The other day I was out for a walk with my daughter and spotted a lonely roll of duct tape sitting on the side of the road. I stopped abruptly and exclaimed ‘I need to go get that!’, to which she replied, ‘Because of Tracy?’ ‘Yes!’ I shouted as I ran across the road to pick up the dirty, mostly-used roll of tape.
When I think about Tracy, who died in September 2016, I think about duct tape… and two values that directed her life: authenticity in who she was in God and her perseverance to follow God’s direction and live life in faith.
I met Tracy at our church at 12 years old. She had just gone through her first exploratory surgery to figure out why her left hand was becoming weak and useless. They later diagnosed her with an unusual disease called neurofibromatosis. Non-cancerous tumours were growing in her brain, spinal cord, and major nerves. It caused set-backs and timeouts as she was forced into surgeries throughout her life. But to Tracy, these were not roadblocks, but merely speed bumps.
Tracy and I became best friends. We joined the high school ski team, and took ski instructor training at our local ski hill. Bombing up there in her parent’s mini-van, we keep track of how many days we spent on the hill and had a weird ritual of not washing our ski socks for an entire season!
Tracy was a talented skier, but that left hand was not very functional. Skiing with only one pole was not an option to her, so Tracy carried a roll of duct tape with her. Every ski session she taped her pole to her mittened hand. Without intending to, Tracy made duct tape a ski bum must-have, and soon duct-taped ski mitts were fashionable for us instructors, whose mitts were getting worn out from too much time on the rope tow.
Tracy did not try to hide the fact that her hand was inhibited. This routine was an example of her authentic approach to life. In addition to her mitt, she ripped off a piece of that duct tape and applied it to her right ski boot. With thick black Sharpie marker, she wrote the reference to a Bible verse (John 3:16), sharing her faith with the other teenage skiers and the world.
For God so loved the world that he gave his one and only Son, that whoever believes in him shall not perish but have eternal life. – John 3:16 (NIV)
Tracy was who she was. Authentic and living with perseverance. When other kids asked about the reference on her ski boot, she simply explained how she believed in God.
Despite her diagnosis, Tracy went on to live a full life serving God, full of all kinds of twists and turns, highs and lows. She completed a Masters of Divinity Acadia University. As her disease was on the attack for her sense of hearing, Tracy got on a plane and moved to St. Andrew’s, Scotland to complete her PhD. She was excited to live in a new country (and maybe to meet that cute Prince William), regardless of the challenge of deciphering thick accents with limited hearing. No matter, she forged ahead. She later joined the United Nations as a spiritual counsellor spending time in New York and later on risky missions to Afghanistan. I am sure that during all that world travel, Tracy had something in her luggage repaired with duct tape!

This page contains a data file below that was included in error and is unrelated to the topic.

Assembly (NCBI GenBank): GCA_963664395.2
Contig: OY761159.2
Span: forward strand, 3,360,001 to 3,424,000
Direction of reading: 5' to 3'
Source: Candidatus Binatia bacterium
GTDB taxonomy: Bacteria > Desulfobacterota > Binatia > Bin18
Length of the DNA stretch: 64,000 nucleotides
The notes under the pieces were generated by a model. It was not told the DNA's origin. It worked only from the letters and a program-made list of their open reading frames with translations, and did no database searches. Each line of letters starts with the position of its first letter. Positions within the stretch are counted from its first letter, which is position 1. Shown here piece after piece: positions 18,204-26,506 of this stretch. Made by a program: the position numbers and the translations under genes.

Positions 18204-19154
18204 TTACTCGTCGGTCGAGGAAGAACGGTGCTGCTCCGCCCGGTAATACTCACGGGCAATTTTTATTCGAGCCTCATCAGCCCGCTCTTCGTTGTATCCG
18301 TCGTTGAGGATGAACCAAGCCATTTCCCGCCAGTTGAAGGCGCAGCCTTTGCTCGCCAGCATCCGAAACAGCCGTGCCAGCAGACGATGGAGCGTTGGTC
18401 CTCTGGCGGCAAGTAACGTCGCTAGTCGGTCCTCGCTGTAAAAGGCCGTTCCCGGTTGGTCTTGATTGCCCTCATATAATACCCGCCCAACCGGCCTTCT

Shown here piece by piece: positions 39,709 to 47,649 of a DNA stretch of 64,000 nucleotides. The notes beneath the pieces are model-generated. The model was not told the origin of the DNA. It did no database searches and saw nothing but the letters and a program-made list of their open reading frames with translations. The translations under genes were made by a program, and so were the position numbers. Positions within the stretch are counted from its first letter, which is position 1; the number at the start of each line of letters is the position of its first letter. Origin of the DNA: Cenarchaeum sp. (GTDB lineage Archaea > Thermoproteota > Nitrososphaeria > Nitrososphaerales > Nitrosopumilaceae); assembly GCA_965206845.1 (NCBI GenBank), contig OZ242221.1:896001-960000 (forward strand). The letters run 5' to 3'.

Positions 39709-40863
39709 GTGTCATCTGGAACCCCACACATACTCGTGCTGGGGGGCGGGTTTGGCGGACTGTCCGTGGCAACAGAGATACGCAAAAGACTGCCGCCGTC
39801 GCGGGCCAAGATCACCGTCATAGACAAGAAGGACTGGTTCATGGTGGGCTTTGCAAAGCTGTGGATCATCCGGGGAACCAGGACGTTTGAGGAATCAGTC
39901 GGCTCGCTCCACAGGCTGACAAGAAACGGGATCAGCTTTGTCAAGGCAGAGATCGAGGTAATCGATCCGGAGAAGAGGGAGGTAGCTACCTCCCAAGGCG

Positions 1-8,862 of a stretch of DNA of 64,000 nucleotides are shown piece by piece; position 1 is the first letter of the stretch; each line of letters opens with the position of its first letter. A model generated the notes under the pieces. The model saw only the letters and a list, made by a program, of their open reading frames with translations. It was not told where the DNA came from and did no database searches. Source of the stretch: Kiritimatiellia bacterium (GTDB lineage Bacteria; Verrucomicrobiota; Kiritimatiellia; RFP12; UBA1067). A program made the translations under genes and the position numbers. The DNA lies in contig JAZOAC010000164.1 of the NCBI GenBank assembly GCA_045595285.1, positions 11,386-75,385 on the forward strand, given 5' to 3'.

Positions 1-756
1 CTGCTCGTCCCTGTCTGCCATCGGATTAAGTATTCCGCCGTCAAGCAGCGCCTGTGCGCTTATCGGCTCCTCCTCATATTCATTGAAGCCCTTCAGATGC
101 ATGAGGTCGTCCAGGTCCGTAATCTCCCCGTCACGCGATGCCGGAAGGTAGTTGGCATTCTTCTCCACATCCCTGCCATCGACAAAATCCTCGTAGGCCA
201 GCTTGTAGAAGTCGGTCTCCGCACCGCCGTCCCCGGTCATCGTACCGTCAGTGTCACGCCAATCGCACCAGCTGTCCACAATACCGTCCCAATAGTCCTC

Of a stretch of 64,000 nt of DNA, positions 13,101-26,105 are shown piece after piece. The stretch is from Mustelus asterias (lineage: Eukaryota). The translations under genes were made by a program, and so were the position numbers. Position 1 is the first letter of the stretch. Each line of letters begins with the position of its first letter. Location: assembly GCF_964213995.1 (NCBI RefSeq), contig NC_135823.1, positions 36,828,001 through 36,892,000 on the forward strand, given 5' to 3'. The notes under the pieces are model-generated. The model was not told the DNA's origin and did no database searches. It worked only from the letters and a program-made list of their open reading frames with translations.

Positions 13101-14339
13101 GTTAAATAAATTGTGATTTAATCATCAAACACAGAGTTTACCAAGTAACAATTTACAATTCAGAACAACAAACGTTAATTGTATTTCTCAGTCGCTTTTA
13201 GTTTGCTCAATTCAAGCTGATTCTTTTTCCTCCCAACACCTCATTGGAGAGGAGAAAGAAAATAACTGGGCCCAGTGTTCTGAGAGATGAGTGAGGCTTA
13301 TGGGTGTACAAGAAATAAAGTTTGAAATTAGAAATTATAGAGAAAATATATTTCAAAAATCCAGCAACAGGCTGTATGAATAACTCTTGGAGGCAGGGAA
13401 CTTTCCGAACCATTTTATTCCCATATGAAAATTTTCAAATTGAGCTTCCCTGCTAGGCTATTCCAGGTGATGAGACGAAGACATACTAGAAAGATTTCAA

The day after Tracy passed away, I was parked in my car on an incline. I looked up and out the window and watched as a random roll of duct tape rolled down the middle of the street and came to rest behind my car in the middle of an intersection, cars curving around it. As I scrambled out and ran to retrieve it, it struck me that God was sending a message that day after Tracy’s death. That He lives with us, and through the strength of being taped together in His love, we are called to live authentic and persevering lives, as Tracy did. To listen for and follow God’s direction and to get up and go for the next thing.
So, three years later, when another roll of duct tape appeared on the side of the road, I picked it up. I am reminded of Tracy’s life and feel God’s urging to live with authenticity and perseverance. Even when it is challenging.
Consider it pure joy, my brothers, whenever you face trials of many kinds, because you know that the testing of your faith develops perseverance. Perseverance must finish its work so that you may be mature and complete, not lacking anything. – James 1:2-4 (NIV)
I will always be grateful for what I learned from Tracy and how she lived her life – that true wellness is not about having a disease or pain-free body, or doing what others think is best. True wellness is about authentically living life with God, giving what you can, and finding rest in Him.
More about Dr. Tracy Vom Hagen: https://acadiadiv.ca/2016remembering-dr-tracy-vom-hagen/